There are some works of literature, fiction and non-fiction, drama and films that expose distressing truth to their readers. Sometimes the responses to these shocking truths aren't always positive ones. The American society is not accustomed to accept the realities that happen behind the doors of the companies that keep the country running. That is not the only reason though. It's not just that we don't like hearing negative truths about the country, but hearing it about ourselves as well. One case in which these types of scenarios are present is in The Jungle by Upton Sinclair.

Sinclair took Chicago during the Industrial Revolution and exposed it for what it really was. He revealed the corruption that happened in the meat packing industry as well as other industries. He showed the way consumers back then were purchasing food that could not have been more impure. This was shown when he indicated how the cows infected with tuberculosis and other diseases were slaughtered without inspection and still given to the public as Grade A meat.

This exposing information was considered shocking because no one had ever had any idea that these industries were so dishonored and disgraceful. The environment was also very biologically hazardous in terms of chemicals, blood diseases and extreme weather conditions, either freezing cold or scorching hot weather. Through Upton Sinclair's book was it possible for the public to be aware of these horrendous truths. Once these facts were out in the open for the public to devour, controversy and debate were born. This story launched a government investigation. Once everyone saw what had really happened and how badly the industrial workers were treated, especially those who were immigrants, it became the new topic of conversation.

Everything from laws to history books changed. In reality, no attempts were made to rectify these truths. These events had really happened and there was no other way to face it. No matter how much the public was disgusted as well as shocked by these truths they had to face them. This was part of history now and there was no going back. Finally the country saw how they had been consumed and obsessed by money and what it had caused them to do.

Another occasion in which a shocking revelation was indicated was in Into the Wild by Jon Krakauer. The story centers on Christopher Johnson McCandless, a college graduate who decided to leave his wealthy life and hitchhike to Alaska in 1991. Shocking information revealed in this book was the fact that Chris McCandless was able to survive for so long with just some essential necessities. This was considered shocking because it demonstrated how materialistic society was. With cell phones and palm pilots, which many people think they can't live without, Chris McCandless survived devoid of. Chris McCandless, as well as Jon Krakauer, exposed this revelation through this book as well as through letters and events that Chris McCandless wrote about.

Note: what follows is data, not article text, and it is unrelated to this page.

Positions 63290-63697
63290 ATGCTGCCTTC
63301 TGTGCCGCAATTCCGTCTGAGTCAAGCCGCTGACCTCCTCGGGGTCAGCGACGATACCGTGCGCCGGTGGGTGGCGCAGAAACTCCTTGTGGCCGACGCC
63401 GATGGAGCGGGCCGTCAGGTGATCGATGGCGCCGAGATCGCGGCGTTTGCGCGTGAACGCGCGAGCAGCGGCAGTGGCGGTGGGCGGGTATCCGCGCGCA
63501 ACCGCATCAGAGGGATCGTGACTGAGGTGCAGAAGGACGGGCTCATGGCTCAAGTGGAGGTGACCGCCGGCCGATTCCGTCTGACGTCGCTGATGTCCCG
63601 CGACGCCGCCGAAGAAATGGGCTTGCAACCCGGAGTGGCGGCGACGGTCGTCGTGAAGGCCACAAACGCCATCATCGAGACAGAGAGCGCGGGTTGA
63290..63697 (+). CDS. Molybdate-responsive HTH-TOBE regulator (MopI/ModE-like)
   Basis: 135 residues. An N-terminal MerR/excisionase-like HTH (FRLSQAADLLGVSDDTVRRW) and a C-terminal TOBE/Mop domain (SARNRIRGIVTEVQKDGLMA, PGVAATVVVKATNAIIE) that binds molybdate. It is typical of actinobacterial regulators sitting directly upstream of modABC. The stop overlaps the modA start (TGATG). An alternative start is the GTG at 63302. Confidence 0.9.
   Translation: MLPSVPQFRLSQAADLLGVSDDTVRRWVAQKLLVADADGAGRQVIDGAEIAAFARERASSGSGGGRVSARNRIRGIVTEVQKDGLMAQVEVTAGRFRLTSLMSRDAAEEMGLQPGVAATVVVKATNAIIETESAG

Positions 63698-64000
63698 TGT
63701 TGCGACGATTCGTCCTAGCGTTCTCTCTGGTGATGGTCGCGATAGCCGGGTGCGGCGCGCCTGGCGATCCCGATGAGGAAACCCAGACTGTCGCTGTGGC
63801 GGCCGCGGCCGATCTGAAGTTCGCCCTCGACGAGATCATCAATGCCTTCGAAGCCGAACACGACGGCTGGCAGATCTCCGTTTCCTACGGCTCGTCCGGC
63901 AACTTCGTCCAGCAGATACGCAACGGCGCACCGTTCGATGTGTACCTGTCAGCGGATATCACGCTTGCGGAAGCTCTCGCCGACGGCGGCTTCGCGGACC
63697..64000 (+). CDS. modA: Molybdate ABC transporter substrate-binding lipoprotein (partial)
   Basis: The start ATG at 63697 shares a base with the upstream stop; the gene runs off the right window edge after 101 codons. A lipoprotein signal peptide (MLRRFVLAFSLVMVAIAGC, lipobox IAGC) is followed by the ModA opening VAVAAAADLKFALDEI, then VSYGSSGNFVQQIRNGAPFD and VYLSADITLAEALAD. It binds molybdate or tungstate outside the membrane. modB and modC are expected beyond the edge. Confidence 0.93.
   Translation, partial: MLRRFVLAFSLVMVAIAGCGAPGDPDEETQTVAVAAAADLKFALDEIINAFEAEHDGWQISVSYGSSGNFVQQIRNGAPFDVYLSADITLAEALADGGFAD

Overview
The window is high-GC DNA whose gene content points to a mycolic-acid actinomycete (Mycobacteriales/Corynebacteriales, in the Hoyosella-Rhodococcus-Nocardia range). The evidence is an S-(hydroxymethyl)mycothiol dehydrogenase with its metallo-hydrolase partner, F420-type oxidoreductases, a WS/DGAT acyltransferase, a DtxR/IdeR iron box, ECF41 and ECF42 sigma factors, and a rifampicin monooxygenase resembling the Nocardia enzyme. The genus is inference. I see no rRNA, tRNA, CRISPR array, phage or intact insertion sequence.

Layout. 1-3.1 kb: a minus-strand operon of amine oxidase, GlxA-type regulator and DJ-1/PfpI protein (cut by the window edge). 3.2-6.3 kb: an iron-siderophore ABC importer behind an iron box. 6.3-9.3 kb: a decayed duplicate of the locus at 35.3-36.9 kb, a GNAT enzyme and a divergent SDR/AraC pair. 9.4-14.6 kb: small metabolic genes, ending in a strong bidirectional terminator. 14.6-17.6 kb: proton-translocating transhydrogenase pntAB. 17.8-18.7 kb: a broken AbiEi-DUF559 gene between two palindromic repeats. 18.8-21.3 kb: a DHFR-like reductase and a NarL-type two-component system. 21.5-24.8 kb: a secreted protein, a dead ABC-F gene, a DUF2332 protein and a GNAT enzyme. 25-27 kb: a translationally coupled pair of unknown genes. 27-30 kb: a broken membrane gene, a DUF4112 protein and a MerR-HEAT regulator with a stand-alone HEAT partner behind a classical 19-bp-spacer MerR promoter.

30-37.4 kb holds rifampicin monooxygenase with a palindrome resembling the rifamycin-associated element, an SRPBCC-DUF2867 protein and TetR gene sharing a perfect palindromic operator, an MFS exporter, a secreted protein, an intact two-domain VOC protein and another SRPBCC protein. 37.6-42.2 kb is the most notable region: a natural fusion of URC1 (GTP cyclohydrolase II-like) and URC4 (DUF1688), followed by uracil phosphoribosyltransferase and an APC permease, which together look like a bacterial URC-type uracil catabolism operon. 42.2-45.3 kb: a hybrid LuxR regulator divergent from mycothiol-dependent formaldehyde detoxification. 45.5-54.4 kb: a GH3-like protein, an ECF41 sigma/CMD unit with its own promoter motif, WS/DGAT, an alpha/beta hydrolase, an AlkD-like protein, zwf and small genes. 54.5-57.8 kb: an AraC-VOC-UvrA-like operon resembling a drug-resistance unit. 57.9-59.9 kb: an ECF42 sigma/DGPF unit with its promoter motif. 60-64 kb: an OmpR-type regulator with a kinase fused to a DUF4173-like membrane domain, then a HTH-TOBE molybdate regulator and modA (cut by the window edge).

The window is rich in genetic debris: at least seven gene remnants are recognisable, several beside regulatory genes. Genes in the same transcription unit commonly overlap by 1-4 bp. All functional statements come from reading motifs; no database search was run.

The book showed how Chris found several jobs to earn some money. It talked about the people he met, what he would talk to them about and how he would act. For example, Chris refused to accept any kinds of gifts to make his trip easier. He wanted to accomplish this on his own, and he knew he could while others doubted it. Once this book was published it got some very interesting feedback from its readers. Many of them thought that Chris was a fool for believing that he could have survived Alaska with the few things he had.

Others agreed with his points of view and understood why he did what he did. All of these different points of views helped the topic and depth of Chris McCandless's journey flourish. These different letters sent from readers explaining their points of view were the attempts made to rectify the story. Both of these books clearly show some very shocking information that I believe to be extremely significant. The book The Jungle showed the horrifying events that occurred in Chicago's meat packing industry. I consider this book to be significant because we can't expect to understand what happens now in the world if we don't know what happened before today, before all of our technology even existed.

I also have reason to believe that Into the Wild is an important book because it shows one man's journey through the wilderness to find some meaning. To see that there was more to life than stock options and expensive cars. These kinds of revelations have much greater meaning than most people perceive them to have. All we need is to open the book and the possibilities are endless.